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Jim Kershner’s this day in history

From our archives, 100 years ago

The “stork” visited the bear cages at the Manito Park Zoo. Nobody was quite sure how many cubs had been born because the “mothers were in no mood” to entertain prying eyes, and nobody was “willing to encounter the fury of a mother bear in the darkness of the pits.”

However, the “squealing, whining and snarling” indicated that there were at least two sets of twins in the bear pits.

“The ‘babies’ are interesting objects to the other members of the colony and they sniff constantly at the mouth of the pits,” the article said.

“These have been boarded up to keep the cubs from harm.”

From the music beat: Josef Hofmann, a world-famous Polish piano virtuoso, was in Spokane to perform at the Auditorium Theater. He was asked to give his best advice to piano students.

“Think and practice,” he said. “Practicing without thinking will make you a mere echo of someone else, or worse still, a machine. Thinking without practicing may develop you into a fine musician, but you will never become a great virtuoso, for the virtuoso must have technical skill and that comes through practicing so many hours every day.”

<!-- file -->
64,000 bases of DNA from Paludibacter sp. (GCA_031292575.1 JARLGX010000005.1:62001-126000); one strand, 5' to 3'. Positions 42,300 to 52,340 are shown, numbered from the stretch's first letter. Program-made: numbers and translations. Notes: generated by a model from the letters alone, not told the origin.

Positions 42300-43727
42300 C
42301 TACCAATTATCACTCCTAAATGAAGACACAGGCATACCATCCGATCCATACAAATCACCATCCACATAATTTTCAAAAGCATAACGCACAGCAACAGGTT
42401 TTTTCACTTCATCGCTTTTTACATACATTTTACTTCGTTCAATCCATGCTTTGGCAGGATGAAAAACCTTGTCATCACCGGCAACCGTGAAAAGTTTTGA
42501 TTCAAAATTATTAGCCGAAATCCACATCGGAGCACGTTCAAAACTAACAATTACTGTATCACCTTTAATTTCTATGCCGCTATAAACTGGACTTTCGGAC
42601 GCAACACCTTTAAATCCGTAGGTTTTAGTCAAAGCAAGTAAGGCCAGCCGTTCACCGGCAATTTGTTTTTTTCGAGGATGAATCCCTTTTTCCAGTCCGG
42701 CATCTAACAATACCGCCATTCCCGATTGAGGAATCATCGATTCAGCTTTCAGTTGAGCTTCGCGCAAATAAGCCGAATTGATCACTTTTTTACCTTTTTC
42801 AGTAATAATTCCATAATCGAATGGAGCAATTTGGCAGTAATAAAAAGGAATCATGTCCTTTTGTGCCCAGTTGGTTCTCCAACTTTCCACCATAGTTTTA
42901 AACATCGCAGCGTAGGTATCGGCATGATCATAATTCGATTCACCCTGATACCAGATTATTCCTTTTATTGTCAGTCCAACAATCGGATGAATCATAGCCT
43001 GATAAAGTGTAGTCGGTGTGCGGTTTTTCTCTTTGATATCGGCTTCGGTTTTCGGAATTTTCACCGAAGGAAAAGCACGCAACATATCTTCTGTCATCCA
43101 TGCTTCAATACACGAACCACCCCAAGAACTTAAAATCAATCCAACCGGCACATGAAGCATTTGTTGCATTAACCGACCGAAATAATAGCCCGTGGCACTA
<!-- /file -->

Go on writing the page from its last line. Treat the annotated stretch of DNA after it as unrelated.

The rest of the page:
Yet he also offered this advice: “Do not over-practice.”

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Then and Now: Comstock Park

James M. Comstock, born in 1838 in Wisconsin, arrived in Spokane in time to witness the great fire of 1889 and start Spokane Dry Goods with Robert Paterson. It became the Crescent, Spokane’s premier department store for a century. He also worked in real estate and owned other businesses. He served a term as Spokane mayor, starting in 1899. James Comstock died in 1918.